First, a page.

Date: 2011–08
  4. By: D. Filiz Unsal; Carolina Osorio; Runchana Pongsaparn
    Abstract: We propose a new Financial Condition Index (FCI) for Asian economies based on two different methodologies: a VAR model and a Dynamic Factor Model. The paper shows that this index has predictive power in forecasting GDP growth and may be thus used as a leading indicator. Based on the FCI, financial conditions in Asia tightened substantially earlier in the global crisis, reflecting losses in the stock markets and tighter credit conditions. In early 2010, financial conditions in Asia recovered rapidly and reached precrisis levels, thanks to accommodative monetary policies and a rapid rebound in regional equity markets.
    Keywords: Asia , Economic growth , Economic conditions , Financial sector , Forecasting models , Global Financial Crisis 2008-2009 , Gross domestic product ,
    Date: 2011–07–18
  5. By: Chang, Kuang Liang; Chen, Nan Kuang; Leung, Charles Ka Yui
    Abstract: We examine how the fluctuations in financial and housing markets in U.S. affect the asset returns and GDP in Hong Kong. In contrast to the results from linear specifications, which concludes that the U.S. and Hong Kong are virtually delinked in terms of the asset markets, our regime-switching models indicate that the unexpected shock of US stock returns, followed by the TED spread, has the most significant effect on HK asset returns and GDP, typically in the regime with high return and low volatility. For the in-sample one-step-ahead forecasting, US Term spread stands out to be the best predictor.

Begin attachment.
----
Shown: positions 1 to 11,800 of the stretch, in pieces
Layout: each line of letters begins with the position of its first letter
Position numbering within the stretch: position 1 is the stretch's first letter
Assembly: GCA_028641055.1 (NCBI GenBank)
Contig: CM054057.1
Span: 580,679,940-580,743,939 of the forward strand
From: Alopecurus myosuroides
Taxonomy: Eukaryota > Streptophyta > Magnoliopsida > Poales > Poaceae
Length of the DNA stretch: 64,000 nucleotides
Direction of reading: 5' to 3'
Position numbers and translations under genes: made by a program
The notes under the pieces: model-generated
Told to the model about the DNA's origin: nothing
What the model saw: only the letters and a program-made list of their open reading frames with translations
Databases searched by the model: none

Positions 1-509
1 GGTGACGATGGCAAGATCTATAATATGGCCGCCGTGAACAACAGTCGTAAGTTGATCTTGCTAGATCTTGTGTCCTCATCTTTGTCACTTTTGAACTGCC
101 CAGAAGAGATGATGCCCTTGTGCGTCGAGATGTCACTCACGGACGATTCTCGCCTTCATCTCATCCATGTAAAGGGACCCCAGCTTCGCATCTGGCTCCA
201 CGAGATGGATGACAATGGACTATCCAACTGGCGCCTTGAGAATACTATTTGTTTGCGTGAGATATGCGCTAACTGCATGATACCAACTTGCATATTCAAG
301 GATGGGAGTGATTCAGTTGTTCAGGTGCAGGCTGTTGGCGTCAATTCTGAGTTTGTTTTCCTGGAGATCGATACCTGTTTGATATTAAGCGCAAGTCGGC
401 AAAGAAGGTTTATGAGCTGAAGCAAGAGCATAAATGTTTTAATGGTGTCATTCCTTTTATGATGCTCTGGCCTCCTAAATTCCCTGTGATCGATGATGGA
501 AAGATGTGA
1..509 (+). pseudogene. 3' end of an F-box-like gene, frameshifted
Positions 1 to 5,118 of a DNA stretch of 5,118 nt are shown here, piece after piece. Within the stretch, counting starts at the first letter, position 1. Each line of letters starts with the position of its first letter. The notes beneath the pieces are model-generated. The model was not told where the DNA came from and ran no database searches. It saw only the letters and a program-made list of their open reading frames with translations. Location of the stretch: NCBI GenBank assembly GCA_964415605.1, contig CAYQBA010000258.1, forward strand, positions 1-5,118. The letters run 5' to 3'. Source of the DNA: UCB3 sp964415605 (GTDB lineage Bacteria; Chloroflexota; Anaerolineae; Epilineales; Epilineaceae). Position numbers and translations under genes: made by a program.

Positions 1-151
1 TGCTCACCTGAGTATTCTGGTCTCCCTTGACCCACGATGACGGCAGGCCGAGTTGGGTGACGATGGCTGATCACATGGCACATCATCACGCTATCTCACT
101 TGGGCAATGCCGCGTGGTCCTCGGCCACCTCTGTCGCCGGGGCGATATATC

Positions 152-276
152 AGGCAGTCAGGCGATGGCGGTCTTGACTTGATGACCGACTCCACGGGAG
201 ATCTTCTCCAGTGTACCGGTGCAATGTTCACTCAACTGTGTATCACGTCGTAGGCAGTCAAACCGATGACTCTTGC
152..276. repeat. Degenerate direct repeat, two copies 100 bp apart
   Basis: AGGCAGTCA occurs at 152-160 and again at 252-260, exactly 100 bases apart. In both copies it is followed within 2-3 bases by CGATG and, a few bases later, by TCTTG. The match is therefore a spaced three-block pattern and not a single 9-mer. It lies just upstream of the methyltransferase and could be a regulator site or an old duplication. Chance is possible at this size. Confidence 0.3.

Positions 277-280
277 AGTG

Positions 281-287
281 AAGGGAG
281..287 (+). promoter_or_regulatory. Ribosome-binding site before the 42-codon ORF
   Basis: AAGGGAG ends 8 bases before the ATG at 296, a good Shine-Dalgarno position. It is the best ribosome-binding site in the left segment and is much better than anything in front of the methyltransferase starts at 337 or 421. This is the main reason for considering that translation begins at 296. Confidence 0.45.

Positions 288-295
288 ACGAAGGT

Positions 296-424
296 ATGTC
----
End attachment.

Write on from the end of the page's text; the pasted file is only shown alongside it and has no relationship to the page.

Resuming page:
Keywords: currency board; fixed nominal exchange rate; international transmission mechanism; hierarchical Markov regime-switching model; vector autoregressive model
    JEL: F40 E30 G10
    Date: 2011
  6. By: Victor Duarte Lledo; Marcos Poplawski-Ribeiro
    Abstract: This paper investigates economic, political, and institutional constraints to fiscal policy implementation in sub-saharan Africa. We find that planned fiscal adjustments or expansions are less likely to be implemented the larger they are, the more inaccurate the growth forecasts they are based on, the more fragile the regulatory system in the country, and the weaker the institutions framing the design, approval, and execution of the budget. The findings support ongoing efforts in the region to improve the quality and timeliness of economic data; enhance forecasting capacity; adopt realistic fiscal plans; and strengthen governance, budgetary institutions, and public financial management procedures.
    Keywords: Budgets , Cross country analysis , Economic models , Fiscal policy , Government expenditures , Revenues , Sub-Saharan Africa ,
    Date: 2011–07–22

This nep-for issue is ©2011 by Rob J Hyndman. It is provided as is without any express or implied warranty. It may be freely redistributed in whole or in part for any purpose. If distributed in part, please include this notice.
General information on the NEP project can be found at For comments please write to the director of NEP, Marco Novarese at <>. Put “NEP” in the subject, otherwise your mail may be rejected.
NEP’s infrastructure is sponsored by the School of Economics and Finance of Massey University in New Zealand.